To address each point individually the client has asked you what the best things are to eat for pregnant people, your reply is “everything on the plan is fine hun”.   In our qualified opinion, your plan is certainly not suitable during pregnancy. 

The plan discourages dairy, fruit and carbs and worst of all promotes calorie restriction which is certainly not recommended during pregnancy.  Calorie restriction during pregnancy can have many negative effects on the development of the baby in utero (physical, mental, cognitive and developmental) which all carry on once the baby is born.  Calorie restriction can also pre-dispose the baby to an increased risk of developing coronary artery disease and diabetes later in life.   By starving your body, you are starving your baby. Your baby will learn to survive off of less energy/nutrition and this can continue on after birth causing ongoing weight and health issues for the child in the future!

Read this article Starving for Two in the NY times discussing pregorexia! http://well.blogs.nytimes.com/2009/06/02/starving-for-twoa/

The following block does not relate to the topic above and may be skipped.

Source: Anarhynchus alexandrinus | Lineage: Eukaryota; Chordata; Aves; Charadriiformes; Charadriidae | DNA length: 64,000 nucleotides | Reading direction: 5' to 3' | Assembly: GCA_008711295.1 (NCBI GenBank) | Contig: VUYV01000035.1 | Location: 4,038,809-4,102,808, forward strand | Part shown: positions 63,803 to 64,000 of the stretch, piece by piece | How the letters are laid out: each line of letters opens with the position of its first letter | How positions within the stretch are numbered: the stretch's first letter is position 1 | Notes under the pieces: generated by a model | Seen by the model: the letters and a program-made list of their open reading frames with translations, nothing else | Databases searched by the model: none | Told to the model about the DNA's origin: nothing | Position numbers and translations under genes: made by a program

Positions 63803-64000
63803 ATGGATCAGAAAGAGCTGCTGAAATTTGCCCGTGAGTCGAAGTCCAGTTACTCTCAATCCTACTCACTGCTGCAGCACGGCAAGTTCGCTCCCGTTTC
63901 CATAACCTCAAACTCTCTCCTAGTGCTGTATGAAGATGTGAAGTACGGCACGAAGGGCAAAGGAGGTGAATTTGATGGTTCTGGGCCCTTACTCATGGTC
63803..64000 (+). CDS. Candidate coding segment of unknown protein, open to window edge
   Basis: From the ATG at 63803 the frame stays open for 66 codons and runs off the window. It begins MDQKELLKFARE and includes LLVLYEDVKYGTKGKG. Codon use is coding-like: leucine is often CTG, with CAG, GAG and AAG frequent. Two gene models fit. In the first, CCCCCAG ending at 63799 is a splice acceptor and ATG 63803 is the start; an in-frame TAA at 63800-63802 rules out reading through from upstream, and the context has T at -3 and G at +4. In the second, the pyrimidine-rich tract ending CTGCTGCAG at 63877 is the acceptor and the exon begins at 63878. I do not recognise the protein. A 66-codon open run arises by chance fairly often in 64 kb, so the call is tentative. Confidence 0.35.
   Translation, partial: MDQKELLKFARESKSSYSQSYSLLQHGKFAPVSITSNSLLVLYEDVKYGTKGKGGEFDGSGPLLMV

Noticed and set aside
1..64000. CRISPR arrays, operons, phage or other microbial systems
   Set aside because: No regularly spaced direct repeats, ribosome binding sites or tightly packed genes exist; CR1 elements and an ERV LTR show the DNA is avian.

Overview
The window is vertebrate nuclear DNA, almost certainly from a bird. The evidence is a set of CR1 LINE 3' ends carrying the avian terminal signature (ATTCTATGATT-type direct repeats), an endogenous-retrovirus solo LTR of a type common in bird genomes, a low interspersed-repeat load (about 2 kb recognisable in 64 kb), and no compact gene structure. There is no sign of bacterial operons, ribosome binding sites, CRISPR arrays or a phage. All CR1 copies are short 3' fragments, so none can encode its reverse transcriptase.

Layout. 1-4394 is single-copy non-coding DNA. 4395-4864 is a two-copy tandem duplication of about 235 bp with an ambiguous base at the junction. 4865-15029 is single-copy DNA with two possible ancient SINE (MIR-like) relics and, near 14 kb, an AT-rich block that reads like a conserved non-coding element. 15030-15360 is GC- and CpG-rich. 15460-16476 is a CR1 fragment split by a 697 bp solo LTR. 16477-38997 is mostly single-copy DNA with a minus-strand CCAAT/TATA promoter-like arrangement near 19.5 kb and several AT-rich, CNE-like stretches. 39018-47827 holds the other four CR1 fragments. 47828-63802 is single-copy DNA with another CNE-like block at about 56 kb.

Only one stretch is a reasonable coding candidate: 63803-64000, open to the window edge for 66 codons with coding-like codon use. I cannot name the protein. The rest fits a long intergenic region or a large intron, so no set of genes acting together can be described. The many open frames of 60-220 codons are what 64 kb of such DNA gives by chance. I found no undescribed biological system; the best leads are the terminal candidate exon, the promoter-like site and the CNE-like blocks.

When you are pregnant, your baby also needs calcium not only for building strong bones and teeth, but also a strong heart, nervous system and muscles. If calcium is inadequate then the baby will draw as much as it can from its mums bones but this deprivation can lead to problems later on in life for both mum and baby.
Inadequate intake of wholegrains, fruit and food variety in general also leads to poor health for mum and bub, not to mention the lack of fibre which can lead to constipation.
In your plan you also recommend a variety of protein powders and supplements and even though the woman has stated she is ’16 weeks pregnant’ you proceed to ask her if she is breast feeding?